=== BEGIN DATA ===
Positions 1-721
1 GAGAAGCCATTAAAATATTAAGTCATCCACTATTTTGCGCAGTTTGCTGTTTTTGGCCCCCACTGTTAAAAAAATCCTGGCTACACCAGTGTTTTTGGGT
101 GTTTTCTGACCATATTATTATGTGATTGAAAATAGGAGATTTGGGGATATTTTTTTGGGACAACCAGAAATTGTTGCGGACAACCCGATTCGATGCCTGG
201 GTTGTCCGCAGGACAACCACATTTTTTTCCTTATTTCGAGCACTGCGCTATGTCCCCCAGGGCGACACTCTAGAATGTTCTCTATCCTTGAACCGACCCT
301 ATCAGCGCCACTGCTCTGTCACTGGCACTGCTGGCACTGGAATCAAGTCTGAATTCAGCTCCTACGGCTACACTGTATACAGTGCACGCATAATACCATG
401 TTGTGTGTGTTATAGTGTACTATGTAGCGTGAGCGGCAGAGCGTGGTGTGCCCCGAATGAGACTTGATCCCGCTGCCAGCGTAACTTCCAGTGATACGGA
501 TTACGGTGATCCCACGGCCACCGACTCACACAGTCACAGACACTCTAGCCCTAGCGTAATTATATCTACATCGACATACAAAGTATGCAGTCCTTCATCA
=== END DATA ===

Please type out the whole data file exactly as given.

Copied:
Positions 1-721
1 GAGAAGCCATTAAAATATTAAGTCATCCACTATTTTGCGCAGTTTGCTGTTTTTGGCCCCCACTGTTAAAAAAATCCTGGCTACACCAGTGTTTTTGGGT
101 GTTTTCTGACCATATTATTATGTGATTGAAAATAGGAGATTTGGGGATATTTTTTTGGGACAACCAGAAATTGTTGCGGACAACCCGATTCGATGCCTGG
201 GTTGTCCGCAGGACAACCACATTTTTTTCCTTATTTCGAGCACTGCGCTATGTCCCCCAGGGCGACACTCTAGAATGTTCTCTATCCTTGAACCGACCCT
301 ATCAGCGCCACTGCTCTGTCACTGGCACTGCTGGCACTGGAATCAAGTCTGAATTCAGCTCCTACGGCTACACTGTATACAGTGCACGCATAATACCATG
401 TTGTGTGTGTTATAGTGTACTATGTAGCGTGAGCGGCAGAGCGTGGTGTGCCCCGAATGAGACTTGATCCCGCTGCCAGCGTAACTTCCAGTGATACGGA
501 TTACGGTGATCCCACGGCCACCGACTCACACAGTCACAGACACTCTAGCCCTAGCGTAATTATATCTACATCGACATACAAAGTATGCAGTCCTTCATCA